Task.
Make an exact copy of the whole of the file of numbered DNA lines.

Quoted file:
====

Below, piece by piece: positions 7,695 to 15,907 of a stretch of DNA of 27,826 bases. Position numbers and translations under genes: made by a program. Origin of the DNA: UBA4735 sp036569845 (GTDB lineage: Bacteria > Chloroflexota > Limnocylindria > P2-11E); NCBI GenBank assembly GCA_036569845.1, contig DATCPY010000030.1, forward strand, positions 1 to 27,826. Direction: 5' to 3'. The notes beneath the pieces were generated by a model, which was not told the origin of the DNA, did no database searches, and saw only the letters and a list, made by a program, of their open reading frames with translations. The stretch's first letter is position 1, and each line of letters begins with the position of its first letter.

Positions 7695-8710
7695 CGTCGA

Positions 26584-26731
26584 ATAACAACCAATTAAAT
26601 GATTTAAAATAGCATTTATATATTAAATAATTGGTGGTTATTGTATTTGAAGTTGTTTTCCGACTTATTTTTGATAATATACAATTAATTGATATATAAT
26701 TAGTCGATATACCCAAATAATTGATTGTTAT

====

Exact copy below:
Below, piece by piece: positions 7,695 to 15,907 of a stretch of DNA of 27,826 bases. Position numbers and translations under genes: made by a program. Origin of the DNA: UBA4735 sp036569845 (GTDB lineage: Bacteria > Chloroflexota > Limnocylindria > P2-11E); NCBI GenBank assembly GCA_036569845.1, contig DATCPY010000030.1, forward strand, positions 1 to 27,826. Direction: 5' to 3'. The notes beneath the pieces were generated by a model, which was not told the origin of the DNA, did no database searches, and saw only the letters and a list, made by a program, of their open reading frames with translations. The stretch's first letter is position 1, and each line of letters begins with the position of its first letter.

Positions 7695-8710
7695 CGTCGA

Positions 26584-26731
26584 ATAACAACCAATTAAAT
26601 GATTTAAAATAGCATTTATATATTAAATAATTGGTGGTTATTGTATTTGAAGTTGTTTTCCGACTTATTTTTGATAATATACAATTAATTGATATATAAT
26701 TAGTCGATATACCCAAATAATTGATTGTTAT